Duterte trumpets results of harsh measures vs crime: ‘Gamitin mo utak mo’
You have to be human first to claim your rights if you want to stay alive in the Philippines under the government of President Rodrigo Duterte who appealed to Filipinos to use their heads and not their hearts in understanding his drastic policies.
This is how the tough-talking head of state approached the catch-22 confronting his administration as he vowed to promote and protect human rights while pursuing the fight against crime and corruption at the same time.
“Human rights must work to uplift human dignity but human rights cannot be used as a shield or an excuse to destroy the country,” Duterte said in his first State of the Nation Address (SONA) at the Batasang Pambansa, Monday afternoon.
Despite enjoying a 91 percent trust rating at present and while majority has welcomed his declaration of war against drugs, Duterte has been criticized for allegedly letting extrajudicial killings permeate throughout the country.
Duterte and his chief crimebuster, Philippine National Police Director General Ronald ‘Bato’ de la Rosa, have repeatedly stated it was not their style.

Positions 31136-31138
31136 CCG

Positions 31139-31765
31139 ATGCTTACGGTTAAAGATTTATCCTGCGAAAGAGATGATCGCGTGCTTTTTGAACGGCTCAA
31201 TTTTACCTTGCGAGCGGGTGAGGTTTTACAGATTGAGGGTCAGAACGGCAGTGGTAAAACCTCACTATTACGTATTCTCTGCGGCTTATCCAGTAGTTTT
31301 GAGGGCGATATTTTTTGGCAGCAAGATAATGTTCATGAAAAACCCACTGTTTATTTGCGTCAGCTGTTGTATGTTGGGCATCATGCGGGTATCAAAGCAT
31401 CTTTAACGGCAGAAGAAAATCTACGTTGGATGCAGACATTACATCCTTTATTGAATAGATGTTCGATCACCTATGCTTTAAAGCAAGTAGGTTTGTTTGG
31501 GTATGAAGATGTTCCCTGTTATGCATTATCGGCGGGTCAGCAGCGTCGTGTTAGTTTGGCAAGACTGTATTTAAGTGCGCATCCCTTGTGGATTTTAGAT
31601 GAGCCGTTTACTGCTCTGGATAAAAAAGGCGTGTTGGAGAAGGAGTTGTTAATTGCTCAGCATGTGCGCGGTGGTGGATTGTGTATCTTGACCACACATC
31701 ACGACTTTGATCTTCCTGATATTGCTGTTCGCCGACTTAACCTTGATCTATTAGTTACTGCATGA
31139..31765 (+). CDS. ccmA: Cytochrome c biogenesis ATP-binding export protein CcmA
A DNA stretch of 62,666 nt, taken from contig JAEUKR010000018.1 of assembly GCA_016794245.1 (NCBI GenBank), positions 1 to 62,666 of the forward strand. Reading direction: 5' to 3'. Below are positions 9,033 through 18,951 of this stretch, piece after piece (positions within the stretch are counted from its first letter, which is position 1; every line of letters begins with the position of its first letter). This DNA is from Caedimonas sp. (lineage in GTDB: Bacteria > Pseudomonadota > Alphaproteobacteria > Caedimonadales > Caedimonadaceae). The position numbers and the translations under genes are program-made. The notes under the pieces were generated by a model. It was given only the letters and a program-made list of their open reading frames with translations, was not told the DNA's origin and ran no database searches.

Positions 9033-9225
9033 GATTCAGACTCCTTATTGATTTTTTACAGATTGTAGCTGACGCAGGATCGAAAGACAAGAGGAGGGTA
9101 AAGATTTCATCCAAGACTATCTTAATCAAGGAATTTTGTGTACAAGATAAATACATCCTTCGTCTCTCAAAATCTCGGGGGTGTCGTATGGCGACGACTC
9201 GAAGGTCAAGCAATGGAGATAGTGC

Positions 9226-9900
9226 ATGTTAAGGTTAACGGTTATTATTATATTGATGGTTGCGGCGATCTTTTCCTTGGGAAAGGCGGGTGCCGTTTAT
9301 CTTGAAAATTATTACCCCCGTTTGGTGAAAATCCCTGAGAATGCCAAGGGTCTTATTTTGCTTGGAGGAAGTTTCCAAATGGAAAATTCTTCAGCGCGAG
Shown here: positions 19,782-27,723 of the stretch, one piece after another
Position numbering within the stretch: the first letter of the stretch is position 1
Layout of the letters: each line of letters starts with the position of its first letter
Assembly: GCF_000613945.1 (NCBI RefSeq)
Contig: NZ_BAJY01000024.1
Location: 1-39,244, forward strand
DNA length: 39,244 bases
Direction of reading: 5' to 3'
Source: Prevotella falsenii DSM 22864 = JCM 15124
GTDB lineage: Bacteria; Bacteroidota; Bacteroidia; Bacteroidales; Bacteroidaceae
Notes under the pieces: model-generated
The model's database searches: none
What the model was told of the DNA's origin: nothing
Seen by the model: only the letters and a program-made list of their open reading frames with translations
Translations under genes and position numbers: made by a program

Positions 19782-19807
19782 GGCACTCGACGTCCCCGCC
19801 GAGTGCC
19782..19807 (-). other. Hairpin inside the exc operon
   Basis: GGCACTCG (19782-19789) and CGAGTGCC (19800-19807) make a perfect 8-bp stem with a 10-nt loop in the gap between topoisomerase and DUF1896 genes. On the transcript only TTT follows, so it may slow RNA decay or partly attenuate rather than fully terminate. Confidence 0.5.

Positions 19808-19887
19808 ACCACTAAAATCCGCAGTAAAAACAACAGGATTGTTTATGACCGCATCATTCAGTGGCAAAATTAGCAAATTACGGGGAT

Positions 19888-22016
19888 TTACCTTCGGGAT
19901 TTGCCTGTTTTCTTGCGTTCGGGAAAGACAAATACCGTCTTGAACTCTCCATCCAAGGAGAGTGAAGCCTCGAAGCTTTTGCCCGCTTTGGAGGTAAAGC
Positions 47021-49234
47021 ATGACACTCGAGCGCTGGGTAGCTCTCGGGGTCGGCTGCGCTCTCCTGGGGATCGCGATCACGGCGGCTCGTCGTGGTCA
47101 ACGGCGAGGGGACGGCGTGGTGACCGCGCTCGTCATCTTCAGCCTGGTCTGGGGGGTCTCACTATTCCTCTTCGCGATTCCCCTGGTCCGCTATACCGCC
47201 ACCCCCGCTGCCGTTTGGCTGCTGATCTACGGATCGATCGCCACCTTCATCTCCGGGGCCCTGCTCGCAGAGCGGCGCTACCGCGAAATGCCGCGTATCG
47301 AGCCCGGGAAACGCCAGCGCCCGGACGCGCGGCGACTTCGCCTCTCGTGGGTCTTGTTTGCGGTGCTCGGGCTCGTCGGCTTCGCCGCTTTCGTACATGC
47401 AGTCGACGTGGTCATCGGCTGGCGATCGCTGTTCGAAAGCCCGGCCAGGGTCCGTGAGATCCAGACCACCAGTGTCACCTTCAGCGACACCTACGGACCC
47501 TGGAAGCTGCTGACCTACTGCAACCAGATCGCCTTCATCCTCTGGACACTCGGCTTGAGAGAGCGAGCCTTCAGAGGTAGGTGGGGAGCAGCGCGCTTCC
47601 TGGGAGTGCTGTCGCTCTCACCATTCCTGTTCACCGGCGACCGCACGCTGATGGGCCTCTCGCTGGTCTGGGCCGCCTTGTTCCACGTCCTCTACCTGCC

The president, however, kept warning lawbreakers particularly those under the influence of drugs they might really end up dead if they would not straighten up.
“Kung ayaw ninyong mamatay, ayaw ninyong masaktan—huwag kayong umasa diyan sa mga pari pati human rights, hindi nakakapigil ‘yan ng kamatayan—huwag ninyong gawin (ang krimen),” Duterte said.
“E tapos nandiyan ka nakabulagta and you are portrayed in a broadsheet na parang Mother Mary cradling the dead cadaver of Jesus Christ. E ‘yan, ‘yang mga ‘yan, mag-dra-dramahan tayo dito…” he added, unmoved by stories of poor families grieving over the deaths of their drug pusher kin.
Duterte justified his radical methods by pointing to their reported immediate results. “Kami nag-tra-trabaho lang. We have a mission to God. We have millions of people to see that they are healthy. It’s a question of drugs, it’s a question of public interest, public order. Kita mo, lesser crime,” he said.